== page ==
The purpose of this investigation was to identify risk factors in relation to non-union following lumbar intercorporal spondylodesis and to correlate this result with the functional outcome as assessed by the Dallas Pain Questionnaire (DPQ). This comprises questions concerning daily activities, work-leisure activities, anxiety-depression and social interest, measured on visual analog scales. During the period 1979-87 a total of 132 patients were operated with spondylodesis, diagnosed as suffering from spondylolisthesis or disc degeneration. Minimal follow-up was one year. Radiological graft incorporation was complete in 52% of the cases, partial in 24% and lacking in 24%. The rate of functional outcome follow-up was 72%. Seventy percent claimed an improvement in three out of four categories. Thirty percent claimed no improvement or worsened condition. The DPQ showed signs of poor prognosis for age groups above 45 (p
Notes
Comment In: Ugeskr Laeger. 1994 Nov 21;156(47):7063-47817418
PubMed ID
7941067 View in PubMed
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[Are low back pain and radiological changes during puberty risk factors for low back pain in adult age? A 25-year prospective cohort study of 640 school children]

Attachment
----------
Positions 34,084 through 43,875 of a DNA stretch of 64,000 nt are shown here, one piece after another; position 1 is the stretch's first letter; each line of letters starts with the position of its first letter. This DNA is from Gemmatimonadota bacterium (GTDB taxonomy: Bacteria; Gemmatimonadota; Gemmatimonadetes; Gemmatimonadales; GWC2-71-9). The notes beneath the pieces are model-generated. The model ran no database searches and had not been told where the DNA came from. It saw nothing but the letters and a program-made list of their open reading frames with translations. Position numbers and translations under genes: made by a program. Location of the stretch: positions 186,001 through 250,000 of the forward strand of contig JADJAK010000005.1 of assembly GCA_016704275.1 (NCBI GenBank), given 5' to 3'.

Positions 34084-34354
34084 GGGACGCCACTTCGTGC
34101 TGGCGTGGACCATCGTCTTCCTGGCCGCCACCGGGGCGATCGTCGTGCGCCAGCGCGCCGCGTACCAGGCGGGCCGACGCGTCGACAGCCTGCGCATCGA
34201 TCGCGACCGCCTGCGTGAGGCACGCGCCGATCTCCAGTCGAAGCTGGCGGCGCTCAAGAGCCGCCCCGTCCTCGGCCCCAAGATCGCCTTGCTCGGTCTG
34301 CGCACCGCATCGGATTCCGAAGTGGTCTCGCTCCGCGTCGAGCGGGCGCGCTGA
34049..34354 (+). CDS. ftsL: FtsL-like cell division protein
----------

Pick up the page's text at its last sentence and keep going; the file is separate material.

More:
https://arctichealth.org/en/permalink/ahliterature34404
Source
Ugeskr Laeger. 1997 Jan 6;159(2):171-4
Publication Type
Article
Date
Jan-6-1997
Author
M S Harreby
K. Neergaard
G. Hesselsøe
J. Kjer
Source
Ugeskr Laeger. 1997 Jan 6;159(2):171-4
Date
Jan-6-1997
Language
Danish
Publication Type
Article
Keywords
Adolescent
Adult
Child
Cohort Studies
Denmark - epidemiology
English Abstract
Female
Humans
Low Back Pain - diagnosis - epidemiology - radiography
Lumbar vertebrae - radiography
Male
Prevalence
Prospective Studies
Research Support, Non-U.S. Gov't
Risk factors
Abstract
Recent reports have stated that low back pain (LBP) among children is a common problem comparable with that in adults. This 25-year prospective cohort study confirms that 11% of the cohort have had a history of LBP in adolescence with an 84% lifetime prevalence of LBP in these subjects as adults compared with 70% in the rest of the cohort. LBP was associated with increased morbidity and decreased working capacity. Thirteen percent of the cohort had radiological abnormalities, mainly Scheuermann changes, in the thoracic and lumbar spine as adolescents, with no positive correlation to LBP in this period. Unlike other reports our results did not show any association between X-ray changes in the lower spine in adolescents and a higher prevalence of LBP in adults. Stepwise logistic regression analyses showed that LBP in the growth period and familial occurrence of back disease are important risk factors for LBP later in life, with an observed probability of 88% if both factors are present. Preventive measures in the school period seem to be of great importance.